and particular orders decreed upon the subject. Therefore, in order to remedy such abuses, and having in consideration, that, in consequence of the liberty granted to my subjects by my royal order of the 28th of last February, for carrying on the slave trade, the number of slaves will be considerably augmented in America, and having a due attention to this class of individuals, in the mean time that the general code of laws, which is forming for the dominions of America, is established, and that they are published, I have resolved, that, for the present, the following instruction shall be punctually observed by all the masters and possessors of slaves in my said dominions:

“CHArtER. I.-Education.

“Every one who has slaves, of whatever class and condition he may be, is obliged to instruct them in the principles of the Roman Catholic religion, and in the necessary truths, in order that they may be baptised within the year of their residence in my dominions; taking care to explain to them the Christian doctrine every holy day, on which they shall not be obliged nor permitted to work neither for themselves nor for their masters, excepting at the time of the crop, when it is customary to grant them liberty to work on holy days. On those, and other days, when they are obliged to hear mass, the owners of the estate shall be at the expense of maintaining a priest to say mass to them, and to explain to them the Christian doctrine, as likewise to administer the holy sacraments, not only on such days when he is obliged to do it, but likewise whenever he is wanted; taking care that every day, as soon as their work is finished, they say the rosary in presence of the master or of the steward with the greatest composure and devotion.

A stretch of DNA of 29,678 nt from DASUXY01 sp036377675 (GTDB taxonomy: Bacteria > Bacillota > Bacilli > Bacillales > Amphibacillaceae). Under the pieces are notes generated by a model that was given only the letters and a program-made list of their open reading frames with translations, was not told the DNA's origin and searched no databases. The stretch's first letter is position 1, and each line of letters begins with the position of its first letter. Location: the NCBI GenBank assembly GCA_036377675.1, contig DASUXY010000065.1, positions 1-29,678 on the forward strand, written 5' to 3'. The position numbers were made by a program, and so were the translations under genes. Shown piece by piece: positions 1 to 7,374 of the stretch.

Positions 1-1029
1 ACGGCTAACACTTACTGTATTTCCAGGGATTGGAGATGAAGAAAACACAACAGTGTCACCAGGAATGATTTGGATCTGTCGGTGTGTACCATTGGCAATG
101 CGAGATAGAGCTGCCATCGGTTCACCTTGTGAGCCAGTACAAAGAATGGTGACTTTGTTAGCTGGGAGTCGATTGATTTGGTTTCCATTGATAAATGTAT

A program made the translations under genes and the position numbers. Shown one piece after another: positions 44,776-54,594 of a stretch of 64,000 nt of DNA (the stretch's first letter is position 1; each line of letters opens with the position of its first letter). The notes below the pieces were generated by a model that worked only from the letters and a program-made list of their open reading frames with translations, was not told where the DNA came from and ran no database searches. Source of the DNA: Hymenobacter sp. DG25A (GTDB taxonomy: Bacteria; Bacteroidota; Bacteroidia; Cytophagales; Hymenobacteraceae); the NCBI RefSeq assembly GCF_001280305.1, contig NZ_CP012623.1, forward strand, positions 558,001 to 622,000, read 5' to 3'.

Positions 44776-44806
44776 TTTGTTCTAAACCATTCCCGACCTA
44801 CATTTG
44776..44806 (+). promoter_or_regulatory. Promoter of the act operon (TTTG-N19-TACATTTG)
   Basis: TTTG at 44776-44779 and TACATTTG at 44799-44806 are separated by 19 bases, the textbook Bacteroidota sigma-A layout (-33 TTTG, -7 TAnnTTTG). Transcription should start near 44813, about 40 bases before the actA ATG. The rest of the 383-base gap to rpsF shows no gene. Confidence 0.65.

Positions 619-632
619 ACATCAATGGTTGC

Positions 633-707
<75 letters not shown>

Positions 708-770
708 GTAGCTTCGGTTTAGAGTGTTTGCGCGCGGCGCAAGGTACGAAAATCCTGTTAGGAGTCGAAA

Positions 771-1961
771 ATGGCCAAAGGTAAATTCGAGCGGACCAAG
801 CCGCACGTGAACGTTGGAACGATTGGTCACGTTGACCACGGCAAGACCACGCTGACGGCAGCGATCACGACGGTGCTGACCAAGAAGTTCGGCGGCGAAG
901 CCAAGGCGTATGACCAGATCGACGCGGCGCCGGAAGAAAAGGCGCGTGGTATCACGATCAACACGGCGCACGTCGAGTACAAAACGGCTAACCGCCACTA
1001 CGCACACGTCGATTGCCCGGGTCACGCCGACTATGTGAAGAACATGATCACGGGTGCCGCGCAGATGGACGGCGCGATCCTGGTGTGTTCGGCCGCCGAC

“Charten II.-Food and Clothes.

“It being manifest that the masters of slaves are under the obligation of feeding and clothing them, as likewise their wives and children, whether these be of the same condition or free, until they can earn their own bread, which it is presumed they are able to do when the females arrive at the age of twelve, and the males at that of fourteen; and not being able to give any

quality of the food and clothes which are to be given them, on account of the difference of climates, constitutions, and other particular causes, it is ordered, that with respect to those matters, the justices of the districts in which the estates are situated, with the approbation of the magistrates and syndic, or recorder, as protector of the slaves, shall fix upon and determine the quantity and quality of the food and clothes which are daily to be given them, according to their ages and sexes, and conformable to the custom of the country, and like those which are commonly given to day labourers, and linen, the same as the work people, who are free, have. Which determination, after having been approved of by the audience of the district, shall be fixed upon the door of the townhouse, and the churches of every place, and of the oratories or hermitages of the estates, that every one may know it, and that no one may plead ignorance.

“Chartek III.—0ccupation of Slaves.